The bittersweet feeling of leaving a convention is so pervasive in the community that we’ve given it a name: Post-Con Depression. Leaving the fun, welcoming environment of a convention for the harsh, unforgiving real world can be a downer, and Post-Con Depression can hit pretty hard. There are ways to soften the blow, but some of us have managed to defeat Post-Con Depression completely and turn it around into what I like to call Post-Con Motivation.
Here are some things I do that curb Post-Con Depression and promote Post-Con Motivation.
1. Begin planning the next con immediately.
Get that hotel reserved ASAP. Line up your roommates. Coordinate your cosplays. Start tweaking your panel content. The point is to have your next convention on the brain before you even leave the one you’re at. A friend of mine likes to reserve his room for the next year’s Anime Boston before even leaving his room at the current year’s AB.
What planning the next convention as soon as possible does is makes the next con not seem so far off. As a result, the thought process becomes “The con may be over, but it won’t be that long until the next one.”
2. Stay in touch with friends you made at the con.
Conventions are a great place to make friends and meet cool people, but leaving those people and knowing you won’t be able to talk to the until the next con can be depressing. Exchange Twitter handles, Skype contacts, Facebook, etc. to stay in touch between cons. In addition, many conventions have Facebook groups where attendees hang out and post things. This way, con life can bleed into your real life and softens the transition.
3. Stay through Sunday. Leave on Monday.
My Anime Boston group has gotten into the habit of reserving our hotel room until Monday, instead of leaving on Sunday. Leaving the con on Sunday makes Sunday a stressful day, and stress is a heavy contributor to PCD. Between trying to pack everyone’s stuff in time to check out, waiting for an elevator (Or taking the stairs down with all your luggage), and still trying to make it to events on Sunday, which might involve waiting in a luggage check line or carrying more than you usually carry around the con, Sunday might just be the toughest day of the con.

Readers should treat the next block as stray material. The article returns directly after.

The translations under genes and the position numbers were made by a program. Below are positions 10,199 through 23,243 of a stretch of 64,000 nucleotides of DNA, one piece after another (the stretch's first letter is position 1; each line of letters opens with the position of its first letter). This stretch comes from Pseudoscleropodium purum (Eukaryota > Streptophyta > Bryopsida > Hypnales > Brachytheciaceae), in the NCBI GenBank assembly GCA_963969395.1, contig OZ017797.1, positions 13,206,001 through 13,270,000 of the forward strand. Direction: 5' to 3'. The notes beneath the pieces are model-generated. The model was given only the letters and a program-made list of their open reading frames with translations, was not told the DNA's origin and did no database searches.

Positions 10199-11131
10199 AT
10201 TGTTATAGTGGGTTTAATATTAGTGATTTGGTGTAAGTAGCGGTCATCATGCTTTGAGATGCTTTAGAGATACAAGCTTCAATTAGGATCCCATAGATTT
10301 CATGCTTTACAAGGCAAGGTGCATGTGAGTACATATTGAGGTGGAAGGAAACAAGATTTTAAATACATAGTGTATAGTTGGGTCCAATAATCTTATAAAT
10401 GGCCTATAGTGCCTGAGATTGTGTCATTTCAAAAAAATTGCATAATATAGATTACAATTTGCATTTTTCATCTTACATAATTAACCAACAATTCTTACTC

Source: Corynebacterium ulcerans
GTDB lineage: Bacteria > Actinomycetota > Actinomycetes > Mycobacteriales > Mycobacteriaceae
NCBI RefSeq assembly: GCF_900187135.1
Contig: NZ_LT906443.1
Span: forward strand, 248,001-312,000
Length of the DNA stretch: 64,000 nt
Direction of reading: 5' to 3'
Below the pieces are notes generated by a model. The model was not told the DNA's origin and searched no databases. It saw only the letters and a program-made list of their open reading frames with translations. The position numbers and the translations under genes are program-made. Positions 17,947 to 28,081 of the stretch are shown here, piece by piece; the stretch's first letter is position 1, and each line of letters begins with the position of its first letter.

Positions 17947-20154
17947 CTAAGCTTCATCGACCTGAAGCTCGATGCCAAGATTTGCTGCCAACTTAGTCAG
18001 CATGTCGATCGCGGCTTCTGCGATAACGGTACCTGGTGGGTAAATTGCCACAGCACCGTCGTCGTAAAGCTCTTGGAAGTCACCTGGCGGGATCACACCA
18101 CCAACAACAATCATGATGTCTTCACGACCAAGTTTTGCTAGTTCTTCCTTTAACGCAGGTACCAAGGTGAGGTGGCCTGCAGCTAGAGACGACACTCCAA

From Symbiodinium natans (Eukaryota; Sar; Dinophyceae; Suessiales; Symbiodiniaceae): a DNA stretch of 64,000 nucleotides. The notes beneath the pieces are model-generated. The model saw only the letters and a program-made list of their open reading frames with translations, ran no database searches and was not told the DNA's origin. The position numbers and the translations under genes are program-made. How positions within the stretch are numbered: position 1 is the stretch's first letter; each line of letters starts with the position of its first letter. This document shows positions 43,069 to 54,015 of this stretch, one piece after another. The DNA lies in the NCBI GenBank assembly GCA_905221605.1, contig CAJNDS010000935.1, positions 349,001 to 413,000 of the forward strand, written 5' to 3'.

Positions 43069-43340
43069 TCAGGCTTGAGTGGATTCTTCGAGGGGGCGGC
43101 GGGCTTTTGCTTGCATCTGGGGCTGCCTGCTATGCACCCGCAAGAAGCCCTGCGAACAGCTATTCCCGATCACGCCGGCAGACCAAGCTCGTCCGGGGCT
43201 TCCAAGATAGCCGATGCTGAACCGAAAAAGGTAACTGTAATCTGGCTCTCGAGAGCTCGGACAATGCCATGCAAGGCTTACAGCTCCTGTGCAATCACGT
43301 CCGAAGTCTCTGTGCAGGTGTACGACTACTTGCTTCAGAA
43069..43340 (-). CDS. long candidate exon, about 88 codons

Leaving Monday solves all of those problems and turns Sunday into the most relaxing day of the con. It allows you to get in those Sunday panels and those last-minute dealer room runs without worrying, and after closing ceremonies are finished, it lets you return to the hotel room and hang out with your roommates. Watch anime. Build one of those Gundam models you bought. Have an impromptu cosplay photoshoot in the hotel room. And when you do have to leave, it’s painless.
Cons are stressful, and stress contributes to PCD in a big way. Staying until Monday not only decreases stress, but the extra time you spend with the people you came to the con with helps ease the transition from con-mode to normal mode.
You also don’t get that feeling of being home Sunday evening and thinking “Wow, just a few hours ago, I was at the con…”
I like to use one of my work vacations for the week after the con, or at least a few days post-con. Then I turn my alarm off. It’s one of the few times I don’t feel guilty about waiting up at 1PM. You probably didn’t get a proper sleep during the convention, so do your body and mind a huge favor and give them as much time as they need to recover.
You probably didn’t eat the best of food, either, so eat some real food.
6. Catch up on media.
Take some time to catch up on the media you missed while at the con. Read new posts from blogs you subscribe to, watch new videos from YouTubers you subscribe to, listen to any new episodes of podcasts you follow. It gives you something to look forward to when you get back home.
7. Have long-term projects to work on.
This is where the “motivation” comes in. If you have something to look forward to getting home from a con, Post-Con Depression can turn into Post-Con Motivation very easily. The point is to have something you enjoy doing that you must leave behind when you’re at the convention. For example, I can’t work on my websites from the con. I can certainly prepare content to post, but I can’t do back-end work, or approve comments. My interaction on Twitter is reigned in as well.
When I get home, I’m happy to jump back in. This also plays back into the first point if your project is something you take to cons or promote at cons.
Post-Con Depression sucks. Leaving a con and coming back to the real world sucks. There’s no way to make the transition suck less, but it’s possible to redirect the energy spend dwelling on that into something productive. In the one to four weeks following each convention, I get a lot done, and it’s very satisfying. I’m not happy that the con is over, but I’m satisfied that I got a lot of work done, and that’s what gets me through.